Next, the number of times a judge’s ruling is reversed by an appellate court is not necessarily indicative of the quality of his or her work. For example, experienced lawyers know that there are “holes in the law,” i.e., cases where there is no law directly on point and the judge is forced to predict what an appellate court would rule on the issue. The fact that a judge decided an open legal issue one way and an appellate court decided it another way does not mean that the trial judge was “wrong” or does not understand the law. It simply means that the trial judge had a different view of what the law should be than the appellate court that decided the issue. A trial judge is not blessed with a crystal ball that can with 100 percent accuracy forecast how an appellate court will rule on an undecided legal issue.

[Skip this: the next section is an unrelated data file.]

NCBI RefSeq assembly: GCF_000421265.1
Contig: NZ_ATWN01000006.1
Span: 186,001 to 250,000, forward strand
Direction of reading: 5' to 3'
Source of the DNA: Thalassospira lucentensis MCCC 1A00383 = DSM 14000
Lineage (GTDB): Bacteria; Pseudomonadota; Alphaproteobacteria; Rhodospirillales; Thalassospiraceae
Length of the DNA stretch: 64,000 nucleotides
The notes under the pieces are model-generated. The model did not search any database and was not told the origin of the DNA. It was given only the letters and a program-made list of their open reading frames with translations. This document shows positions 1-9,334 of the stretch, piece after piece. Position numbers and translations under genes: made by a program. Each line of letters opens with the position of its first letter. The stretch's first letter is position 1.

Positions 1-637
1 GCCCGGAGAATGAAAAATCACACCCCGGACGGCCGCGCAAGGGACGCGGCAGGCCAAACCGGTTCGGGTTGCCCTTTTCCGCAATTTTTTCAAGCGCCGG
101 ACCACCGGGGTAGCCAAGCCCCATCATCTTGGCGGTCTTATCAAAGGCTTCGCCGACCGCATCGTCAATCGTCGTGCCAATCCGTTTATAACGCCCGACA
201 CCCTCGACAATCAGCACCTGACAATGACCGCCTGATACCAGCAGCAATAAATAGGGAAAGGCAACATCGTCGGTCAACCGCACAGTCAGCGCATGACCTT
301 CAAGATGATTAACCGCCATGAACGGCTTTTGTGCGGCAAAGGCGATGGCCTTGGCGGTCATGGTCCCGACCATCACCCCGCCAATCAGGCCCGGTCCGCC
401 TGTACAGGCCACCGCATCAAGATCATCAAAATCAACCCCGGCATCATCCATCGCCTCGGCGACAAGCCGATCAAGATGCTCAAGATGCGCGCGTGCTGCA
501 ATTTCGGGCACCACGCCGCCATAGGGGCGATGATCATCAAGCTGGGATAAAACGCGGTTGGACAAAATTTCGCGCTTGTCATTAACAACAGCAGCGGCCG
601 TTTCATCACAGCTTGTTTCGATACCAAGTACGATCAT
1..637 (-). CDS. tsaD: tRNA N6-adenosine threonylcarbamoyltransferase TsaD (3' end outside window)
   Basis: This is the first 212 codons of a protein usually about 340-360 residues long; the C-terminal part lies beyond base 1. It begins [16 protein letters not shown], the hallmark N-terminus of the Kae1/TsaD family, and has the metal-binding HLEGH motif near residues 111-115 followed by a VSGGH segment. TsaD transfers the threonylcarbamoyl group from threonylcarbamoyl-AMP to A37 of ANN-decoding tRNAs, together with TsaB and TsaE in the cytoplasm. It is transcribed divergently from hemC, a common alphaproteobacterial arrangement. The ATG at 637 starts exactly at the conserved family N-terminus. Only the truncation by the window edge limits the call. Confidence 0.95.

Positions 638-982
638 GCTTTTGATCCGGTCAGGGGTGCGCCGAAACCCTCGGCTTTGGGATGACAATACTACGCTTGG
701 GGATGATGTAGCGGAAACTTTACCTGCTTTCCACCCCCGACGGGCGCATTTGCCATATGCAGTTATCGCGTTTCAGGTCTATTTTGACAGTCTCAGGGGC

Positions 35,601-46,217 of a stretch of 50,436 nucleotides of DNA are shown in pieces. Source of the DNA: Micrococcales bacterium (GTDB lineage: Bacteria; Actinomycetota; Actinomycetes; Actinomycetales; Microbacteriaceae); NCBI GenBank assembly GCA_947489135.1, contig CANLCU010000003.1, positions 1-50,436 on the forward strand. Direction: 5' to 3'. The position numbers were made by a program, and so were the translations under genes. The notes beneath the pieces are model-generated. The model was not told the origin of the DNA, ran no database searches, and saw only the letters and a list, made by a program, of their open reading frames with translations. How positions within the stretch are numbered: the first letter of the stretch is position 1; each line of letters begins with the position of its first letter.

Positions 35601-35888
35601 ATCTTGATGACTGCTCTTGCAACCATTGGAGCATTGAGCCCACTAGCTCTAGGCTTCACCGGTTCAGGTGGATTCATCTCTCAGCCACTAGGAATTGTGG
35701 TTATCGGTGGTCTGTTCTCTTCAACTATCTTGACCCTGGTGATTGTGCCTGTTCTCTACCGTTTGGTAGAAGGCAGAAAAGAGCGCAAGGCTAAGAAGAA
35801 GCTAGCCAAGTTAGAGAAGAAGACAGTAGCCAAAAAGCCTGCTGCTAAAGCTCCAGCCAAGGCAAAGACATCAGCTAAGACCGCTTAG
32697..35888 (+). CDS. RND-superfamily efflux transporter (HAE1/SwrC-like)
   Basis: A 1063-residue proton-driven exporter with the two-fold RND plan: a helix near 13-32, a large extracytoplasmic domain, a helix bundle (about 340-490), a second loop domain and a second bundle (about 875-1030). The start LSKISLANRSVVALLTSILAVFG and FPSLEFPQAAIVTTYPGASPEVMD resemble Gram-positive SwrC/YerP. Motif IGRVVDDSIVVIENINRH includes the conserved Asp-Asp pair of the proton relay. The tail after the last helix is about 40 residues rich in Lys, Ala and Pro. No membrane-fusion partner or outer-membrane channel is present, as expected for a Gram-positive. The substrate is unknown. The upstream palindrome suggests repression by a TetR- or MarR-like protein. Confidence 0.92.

In addition, the trial court is sometimes not provided with the same in-depth legal arguments and law that is supplied to the appellate court by the parties, or which is provided by law clerks at the appellate level (many trial courts do not have law clerks). The trial judge may have reached the same conclusion as the appellate court if he or she had been supplied with additional law or argument.


Finally, the law changes constantly, and the trial judge may rule on a case based on today’s law, which may evolve between the time of that ruling and the issuance of an opinion of the appellate court. In such cases, the reversal of the case by the appellate court is a question of timing of the original court decision as compared to changes in the law, not one of error by the trial court.


So, what is the value of this book?  How can the trial lawyer use it to help his or her clients given the limitations expressed above? Permit me to digress slightly.


You have seen the coffee cups or t-shirts that proclaim, “A good lawyer knows the law, but a great lawyer knows the judge.”